There was a sigh of disappointment this week from Mac users when Steve Jobs fired off one of his terse and cryptic emails to a consumer asking if we'd see USB 3.0 on a Mac anytime soon. Obviously, the answer was no (unless you own a Mac Pro, which ships with industry-standard expansion slots and can accept a third-party USB 3.0 card – something La Cie posted a Mac driver for this week as well).
For non-Mac users, this may not be much a news story (after all Apple is known for dictating hardware design very closely and providing limited expansion options in most of its products). Although, it could be noted that USB 3.0 has yet to achieve critical mass on any computer and is still quite a way off from being a standard PC feature.
[ See also: USB 3.0 vs. eSATA: Is faster better?
The interesting part of the story is that around the same time, Intel announced that the next-generation Light Peak connection is on track to be delivered earlier than expected, likely making it into shipping products next year. Apple worked with Intel to develop the technology that first demoed last year at Intel's annual developers conference and, if Light Peak, is indeed able to ship next year, Apple is probably holding off offering USB 3.0 to spur adoption of the new standard.
Apple, has after all, made the decision to offer only new emerging technologies in its products before (the original iMac pioneered widespread use of USB 1.x, for example). While not always the case, the company also has a track record of those choices later gaining traction in the broader PC market.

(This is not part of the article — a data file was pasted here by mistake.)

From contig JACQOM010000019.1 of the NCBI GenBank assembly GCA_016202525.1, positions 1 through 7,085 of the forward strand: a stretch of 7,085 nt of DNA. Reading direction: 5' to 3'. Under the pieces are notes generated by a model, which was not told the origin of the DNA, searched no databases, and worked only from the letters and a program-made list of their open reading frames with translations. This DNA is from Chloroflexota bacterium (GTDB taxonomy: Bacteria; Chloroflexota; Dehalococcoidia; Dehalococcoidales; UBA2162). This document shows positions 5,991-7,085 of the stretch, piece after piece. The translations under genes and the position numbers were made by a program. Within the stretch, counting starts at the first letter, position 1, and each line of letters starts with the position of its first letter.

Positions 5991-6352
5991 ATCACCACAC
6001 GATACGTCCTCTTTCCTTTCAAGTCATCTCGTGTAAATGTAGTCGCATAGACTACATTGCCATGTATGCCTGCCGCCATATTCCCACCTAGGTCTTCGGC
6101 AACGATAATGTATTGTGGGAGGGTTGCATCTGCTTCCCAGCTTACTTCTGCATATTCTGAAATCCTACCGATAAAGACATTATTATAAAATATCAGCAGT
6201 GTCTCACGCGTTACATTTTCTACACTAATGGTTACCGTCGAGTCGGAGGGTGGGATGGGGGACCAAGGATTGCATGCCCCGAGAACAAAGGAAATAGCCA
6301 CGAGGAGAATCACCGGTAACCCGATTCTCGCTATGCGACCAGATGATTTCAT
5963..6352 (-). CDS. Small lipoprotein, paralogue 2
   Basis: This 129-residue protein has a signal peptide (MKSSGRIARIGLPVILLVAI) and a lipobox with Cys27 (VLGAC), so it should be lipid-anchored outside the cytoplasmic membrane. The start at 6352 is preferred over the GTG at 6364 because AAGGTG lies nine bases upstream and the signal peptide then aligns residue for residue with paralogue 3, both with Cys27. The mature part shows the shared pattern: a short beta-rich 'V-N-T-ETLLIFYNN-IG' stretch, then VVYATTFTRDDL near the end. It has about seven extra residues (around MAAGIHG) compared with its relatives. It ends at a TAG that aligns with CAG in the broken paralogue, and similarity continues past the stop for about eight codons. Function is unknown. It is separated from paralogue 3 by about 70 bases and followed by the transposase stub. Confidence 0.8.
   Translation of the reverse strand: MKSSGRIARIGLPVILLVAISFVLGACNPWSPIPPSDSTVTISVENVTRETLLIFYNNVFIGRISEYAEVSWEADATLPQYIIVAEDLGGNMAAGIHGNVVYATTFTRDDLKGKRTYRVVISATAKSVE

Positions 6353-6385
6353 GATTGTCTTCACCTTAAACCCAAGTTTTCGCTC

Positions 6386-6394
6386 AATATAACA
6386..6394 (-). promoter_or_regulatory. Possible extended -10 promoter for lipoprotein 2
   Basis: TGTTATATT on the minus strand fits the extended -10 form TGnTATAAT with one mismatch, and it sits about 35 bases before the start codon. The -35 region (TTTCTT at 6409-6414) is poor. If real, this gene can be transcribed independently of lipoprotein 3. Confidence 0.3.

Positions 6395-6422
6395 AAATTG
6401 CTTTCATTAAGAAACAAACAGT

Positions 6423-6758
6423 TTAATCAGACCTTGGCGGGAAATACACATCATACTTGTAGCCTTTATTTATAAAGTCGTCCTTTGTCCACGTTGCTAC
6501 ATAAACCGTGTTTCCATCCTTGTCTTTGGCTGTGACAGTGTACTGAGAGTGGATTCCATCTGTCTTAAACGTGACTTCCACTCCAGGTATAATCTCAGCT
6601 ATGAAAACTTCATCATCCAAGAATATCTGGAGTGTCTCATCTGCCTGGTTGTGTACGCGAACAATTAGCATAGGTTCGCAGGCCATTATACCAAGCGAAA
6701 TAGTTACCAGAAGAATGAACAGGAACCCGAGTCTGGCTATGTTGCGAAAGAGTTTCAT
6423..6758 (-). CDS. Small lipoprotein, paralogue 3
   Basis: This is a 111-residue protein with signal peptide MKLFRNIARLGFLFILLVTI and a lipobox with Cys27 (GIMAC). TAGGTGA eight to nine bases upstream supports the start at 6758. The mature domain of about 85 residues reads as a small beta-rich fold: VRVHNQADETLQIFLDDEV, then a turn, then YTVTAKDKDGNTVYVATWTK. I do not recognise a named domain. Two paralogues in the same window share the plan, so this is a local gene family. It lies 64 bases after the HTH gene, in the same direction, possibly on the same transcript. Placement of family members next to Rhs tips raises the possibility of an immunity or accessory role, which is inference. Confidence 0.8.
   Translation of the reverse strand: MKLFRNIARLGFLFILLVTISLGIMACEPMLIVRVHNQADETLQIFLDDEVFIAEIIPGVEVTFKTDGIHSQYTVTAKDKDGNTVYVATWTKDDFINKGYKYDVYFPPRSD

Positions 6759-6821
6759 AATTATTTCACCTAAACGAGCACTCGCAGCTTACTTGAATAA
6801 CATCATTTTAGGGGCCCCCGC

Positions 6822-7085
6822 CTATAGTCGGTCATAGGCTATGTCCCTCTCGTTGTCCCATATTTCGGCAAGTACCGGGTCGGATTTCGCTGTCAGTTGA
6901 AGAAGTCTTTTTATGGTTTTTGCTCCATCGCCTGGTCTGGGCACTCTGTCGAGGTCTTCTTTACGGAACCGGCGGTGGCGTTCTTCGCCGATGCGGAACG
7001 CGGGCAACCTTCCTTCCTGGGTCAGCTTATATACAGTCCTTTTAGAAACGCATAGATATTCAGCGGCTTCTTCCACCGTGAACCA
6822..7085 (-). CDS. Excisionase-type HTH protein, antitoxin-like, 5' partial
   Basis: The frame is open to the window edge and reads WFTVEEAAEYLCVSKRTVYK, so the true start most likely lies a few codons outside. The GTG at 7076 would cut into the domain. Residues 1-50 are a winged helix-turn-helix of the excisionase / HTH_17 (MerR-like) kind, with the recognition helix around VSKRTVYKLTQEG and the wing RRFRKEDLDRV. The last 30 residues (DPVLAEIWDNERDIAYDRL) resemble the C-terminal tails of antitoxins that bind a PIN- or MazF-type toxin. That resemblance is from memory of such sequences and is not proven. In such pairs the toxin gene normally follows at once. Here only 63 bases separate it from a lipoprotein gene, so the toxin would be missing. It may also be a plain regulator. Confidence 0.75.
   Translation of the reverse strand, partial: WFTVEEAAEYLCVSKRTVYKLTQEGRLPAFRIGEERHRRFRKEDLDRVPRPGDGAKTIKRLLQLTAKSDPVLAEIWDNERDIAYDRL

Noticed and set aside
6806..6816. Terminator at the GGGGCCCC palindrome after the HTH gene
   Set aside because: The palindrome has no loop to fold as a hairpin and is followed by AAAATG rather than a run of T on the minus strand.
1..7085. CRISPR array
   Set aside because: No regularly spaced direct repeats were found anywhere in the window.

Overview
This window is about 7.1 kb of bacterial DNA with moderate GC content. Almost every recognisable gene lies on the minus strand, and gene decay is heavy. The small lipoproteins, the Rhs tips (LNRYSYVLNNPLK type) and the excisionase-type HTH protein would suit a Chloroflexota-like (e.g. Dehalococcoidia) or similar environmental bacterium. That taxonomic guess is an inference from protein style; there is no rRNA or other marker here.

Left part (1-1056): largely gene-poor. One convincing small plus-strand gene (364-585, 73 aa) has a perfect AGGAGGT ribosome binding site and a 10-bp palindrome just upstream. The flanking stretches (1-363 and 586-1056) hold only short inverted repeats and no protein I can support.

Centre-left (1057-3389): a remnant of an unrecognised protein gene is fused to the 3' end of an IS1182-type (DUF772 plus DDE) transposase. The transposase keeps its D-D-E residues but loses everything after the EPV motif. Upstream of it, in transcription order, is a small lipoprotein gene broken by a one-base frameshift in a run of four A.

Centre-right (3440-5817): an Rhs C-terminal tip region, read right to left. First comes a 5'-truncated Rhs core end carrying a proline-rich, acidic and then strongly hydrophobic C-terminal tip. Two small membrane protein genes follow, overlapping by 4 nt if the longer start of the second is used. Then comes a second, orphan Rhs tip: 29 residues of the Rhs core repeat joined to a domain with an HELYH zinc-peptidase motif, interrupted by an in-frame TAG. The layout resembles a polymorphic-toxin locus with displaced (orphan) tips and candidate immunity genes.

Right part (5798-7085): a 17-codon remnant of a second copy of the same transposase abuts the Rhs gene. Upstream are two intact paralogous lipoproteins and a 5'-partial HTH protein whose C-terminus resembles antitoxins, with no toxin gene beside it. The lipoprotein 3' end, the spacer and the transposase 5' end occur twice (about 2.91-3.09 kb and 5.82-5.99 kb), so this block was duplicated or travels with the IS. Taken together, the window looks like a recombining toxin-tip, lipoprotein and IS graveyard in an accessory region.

Does this mean Light Peak will beat out USB 3.0? Possibly, after all Light Peak has a lot going for it, particularly when it comes to performance. With performance as high as 10 Gbps, it eclipses every port for connecting devices to a computer (USB 3.0 comes in at 3.2 Gbps, USB 2.0 at 480 Mbps). If Intel can make good on its promise to scale that speed up to 100 Gbps over the next decade, Light Peak could eventually be the primary way to connect any peripherals to your computer (not to mention the potential of serving as a wired network connection).
So, how fast is 10 Gbps? According to Intel, fast enough to transfer a full-length Blu-ray movie in 10 seconds flat. That's a lot of bang for your buck. And that isn't all, because Light Peak is a fiber optic technology (hence the name), it supports cable lengths of up to 100 meters.
Beyond that, Light Peak's performance offers the potential to serve as a single source connector for multiple types of devices (displays, printers, hard drives and other attached storage, wired networking, and input devices). Reducing clutter and wires is a constant design choice by Apple, but it also offers a lot of potential for any PC or device.
Does this mean USB 3.0 is dead? Probably not, certainly not in the short run and not in the PC market. While Apple likes to focus on a minimal design, most PC makers are more interested in offering users choices in their configurations. Until Light Peak achieves a major dominance in the market, other connections will remain common, particularly on desktops. USB 3.0 also has the advantage of backwards compatibility with the USB devices of today and yesterday going for it (not to mention that is already a shipping, if not widely adopted, technology).
Overall, it's too early to say which technology will dominate the market, though Light Peak certainly does appear to have the upper hand for long term sustainability.